Superficial thrombophlebitis is inflammation of a vein due to a blood clot in a vein located just below the skin's surface.
Thrombophlebitis - superficial
Superficial thrombophlebitis may occur after injury to the vein or the recent use of an intravenous (IV) line or catheter. If you have a high risk for this condition, you may develop one for no apparent reason.
Risks for superficial thrombophlebitis include:
Superficial thrombophlebitis may be associated with:
Other rare disorders associated this condition include antithrombin III (AT-III), protein C and protein S deficiencies.
Your health care provider will diagnose superficial thrombophlebitis based mainly on the appearance of the affected area. Frequent checks of the pulse, blood pressure, temperature, skin condition, and blood flow may be needed.
The following tests can help confirm the condition:
If there are signs of an infection, skin or blood cultures may be performed.
The goals of treatment are to reduce pain and inflammation and prevent complications.
To reduce discomfort and swelling, support stockings and elevation of the affected extremity are recommended. A warm compress to the area may also be helpful.
A catheter or IV line should be removed if it is shown to have caused the thrombophlebitis.
Medications to treat superficial thrombophlebitis may include:
If deeper clots (deep vein thrombosis) are also present, your provider may prescribe medicines to thin your blood, called anticoagulates. Antibiotics are prescribed if you have an infection.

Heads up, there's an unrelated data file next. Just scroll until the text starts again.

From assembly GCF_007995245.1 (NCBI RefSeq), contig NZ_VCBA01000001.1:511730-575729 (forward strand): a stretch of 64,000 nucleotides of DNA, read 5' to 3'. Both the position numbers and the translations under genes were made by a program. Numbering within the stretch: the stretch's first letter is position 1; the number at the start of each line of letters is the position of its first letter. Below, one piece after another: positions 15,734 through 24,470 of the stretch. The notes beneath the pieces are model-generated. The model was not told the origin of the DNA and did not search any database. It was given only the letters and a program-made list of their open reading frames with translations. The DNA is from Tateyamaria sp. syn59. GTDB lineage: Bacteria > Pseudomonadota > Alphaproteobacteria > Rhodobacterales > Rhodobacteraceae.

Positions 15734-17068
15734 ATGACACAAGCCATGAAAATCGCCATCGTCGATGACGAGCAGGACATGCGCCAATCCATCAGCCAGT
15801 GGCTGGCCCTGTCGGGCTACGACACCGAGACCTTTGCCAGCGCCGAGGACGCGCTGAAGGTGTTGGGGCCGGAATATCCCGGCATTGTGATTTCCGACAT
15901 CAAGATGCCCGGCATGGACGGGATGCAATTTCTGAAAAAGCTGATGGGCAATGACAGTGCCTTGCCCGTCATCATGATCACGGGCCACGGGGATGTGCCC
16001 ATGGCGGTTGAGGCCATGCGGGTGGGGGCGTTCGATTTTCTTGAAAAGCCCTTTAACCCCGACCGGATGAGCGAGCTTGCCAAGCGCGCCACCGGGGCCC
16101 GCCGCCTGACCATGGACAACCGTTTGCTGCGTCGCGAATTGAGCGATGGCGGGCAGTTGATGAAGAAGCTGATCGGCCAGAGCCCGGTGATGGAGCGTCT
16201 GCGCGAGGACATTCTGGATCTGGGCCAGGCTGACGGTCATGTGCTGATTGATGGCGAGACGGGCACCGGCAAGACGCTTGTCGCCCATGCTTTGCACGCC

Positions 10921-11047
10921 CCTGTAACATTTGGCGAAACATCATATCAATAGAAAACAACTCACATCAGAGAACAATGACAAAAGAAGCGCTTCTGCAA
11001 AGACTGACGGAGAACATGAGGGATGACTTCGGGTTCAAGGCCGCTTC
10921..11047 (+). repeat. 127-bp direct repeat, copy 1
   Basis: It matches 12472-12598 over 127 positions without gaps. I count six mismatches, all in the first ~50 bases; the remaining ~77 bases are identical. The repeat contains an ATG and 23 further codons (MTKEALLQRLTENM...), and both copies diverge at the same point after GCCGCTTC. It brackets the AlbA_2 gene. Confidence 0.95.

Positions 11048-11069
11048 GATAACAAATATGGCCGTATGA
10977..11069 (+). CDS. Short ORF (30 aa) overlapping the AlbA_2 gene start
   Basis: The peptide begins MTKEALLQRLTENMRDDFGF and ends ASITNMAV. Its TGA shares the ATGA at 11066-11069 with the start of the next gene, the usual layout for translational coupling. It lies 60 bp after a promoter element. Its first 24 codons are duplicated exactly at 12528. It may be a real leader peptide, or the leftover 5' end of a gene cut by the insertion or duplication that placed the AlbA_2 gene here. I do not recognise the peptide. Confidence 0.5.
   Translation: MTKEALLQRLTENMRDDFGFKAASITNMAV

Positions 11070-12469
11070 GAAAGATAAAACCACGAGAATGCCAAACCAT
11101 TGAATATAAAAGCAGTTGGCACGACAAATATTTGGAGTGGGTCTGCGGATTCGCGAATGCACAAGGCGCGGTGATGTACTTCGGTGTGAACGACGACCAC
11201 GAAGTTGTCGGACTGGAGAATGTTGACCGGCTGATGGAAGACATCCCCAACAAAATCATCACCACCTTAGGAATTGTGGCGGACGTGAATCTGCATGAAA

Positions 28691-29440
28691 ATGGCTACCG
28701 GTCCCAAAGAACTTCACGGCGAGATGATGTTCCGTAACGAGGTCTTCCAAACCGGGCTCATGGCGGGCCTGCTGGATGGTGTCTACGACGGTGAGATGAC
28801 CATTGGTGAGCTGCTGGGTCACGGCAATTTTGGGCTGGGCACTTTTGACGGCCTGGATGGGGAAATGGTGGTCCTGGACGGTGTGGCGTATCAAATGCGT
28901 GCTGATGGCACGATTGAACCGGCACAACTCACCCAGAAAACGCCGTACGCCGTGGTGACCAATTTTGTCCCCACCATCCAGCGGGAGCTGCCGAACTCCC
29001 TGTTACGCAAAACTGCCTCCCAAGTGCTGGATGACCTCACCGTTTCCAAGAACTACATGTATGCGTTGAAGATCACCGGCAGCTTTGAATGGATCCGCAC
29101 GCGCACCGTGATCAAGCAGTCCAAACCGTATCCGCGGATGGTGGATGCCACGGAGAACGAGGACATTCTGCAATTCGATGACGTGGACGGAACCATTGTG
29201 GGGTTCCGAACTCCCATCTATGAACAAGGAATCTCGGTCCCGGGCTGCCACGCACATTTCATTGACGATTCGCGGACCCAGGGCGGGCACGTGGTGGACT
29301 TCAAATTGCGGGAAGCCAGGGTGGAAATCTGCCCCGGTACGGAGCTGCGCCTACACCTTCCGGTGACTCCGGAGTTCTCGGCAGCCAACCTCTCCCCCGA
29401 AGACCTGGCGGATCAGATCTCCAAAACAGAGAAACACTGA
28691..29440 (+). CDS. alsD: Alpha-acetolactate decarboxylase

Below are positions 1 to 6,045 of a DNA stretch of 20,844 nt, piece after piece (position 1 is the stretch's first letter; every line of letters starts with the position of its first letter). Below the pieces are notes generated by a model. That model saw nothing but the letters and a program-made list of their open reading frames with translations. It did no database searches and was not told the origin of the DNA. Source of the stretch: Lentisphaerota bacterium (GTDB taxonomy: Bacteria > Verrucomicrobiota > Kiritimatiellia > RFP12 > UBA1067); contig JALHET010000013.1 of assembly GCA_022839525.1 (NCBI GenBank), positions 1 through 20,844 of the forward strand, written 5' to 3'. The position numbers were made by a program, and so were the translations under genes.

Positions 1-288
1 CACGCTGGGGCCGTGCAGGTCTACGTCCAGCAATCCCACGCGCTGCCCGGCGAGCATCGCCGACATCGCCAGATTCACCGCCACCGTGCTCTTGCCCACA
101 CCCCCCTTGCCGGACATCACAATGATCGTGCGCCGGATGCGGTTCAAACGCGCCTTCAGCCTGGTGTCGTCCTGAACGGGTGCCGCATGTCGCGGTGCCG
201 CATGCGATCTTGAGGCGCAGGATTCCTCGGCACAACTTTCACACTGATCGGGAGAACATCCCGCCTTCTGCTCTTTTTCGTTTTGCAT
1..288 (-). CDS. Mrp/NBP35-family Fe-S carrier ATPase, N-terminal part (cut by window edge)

Surgical removal (phlebectomy), stripping, or sclerotherapy of the affected vein are occasionally needed to treat large varicose veins or to prevent further episodes of thrombophlebitis in high-risk patients.
Superficial thrombophlebitis is usually a short-term condition that does not cause complications. Symptoms generally go away in 1 to 2 weeks, but hardness of the vein may remain for much longer.
Complications of superficial thrombophlebitis are rare. Possible problems may include the following:
Call for an appointment with your doctor or nurse if you have symptoms of this condition.
Call your doctor or nurse if you have been diagnosed with superficial thrombophlebitis and your symptoms do not get better with treatment, or if your symptoms worsen.
Call if any new symptoms occur, such as a leg becoming pale, cold, or swollen, or if chills and fever develop.
If you need to have an IV, the risk of superficial thrombophlebitis may be reduced by regularly changing the location of the IV and by immediately removal of the IV line if signs of inflammation develop.
Whenever possible, avoid keeping your legs and arm still for long periods of time. Move your legs often or take a stroll during long plane trips, car trips, and other situations in which you are sitting or lying down for long periods of time. Walking and staying active as soon as possible after surgery or during a long-term medical illness can also reduce your risk of thrombophlebitis.
Deitcher SR. Diagnosis, Treatment, and Prevention of Cancer-Related Venous Thrombosis. In: Abeloff MD, Armitage JO, Niederhuber JE, Kastan MB, McKenna WG, eds. Abeloff’s Clinical Oncology. 4th ed. Philadelphia, Pa: Elsevier Churchill Livingstone; 2008:chap 46.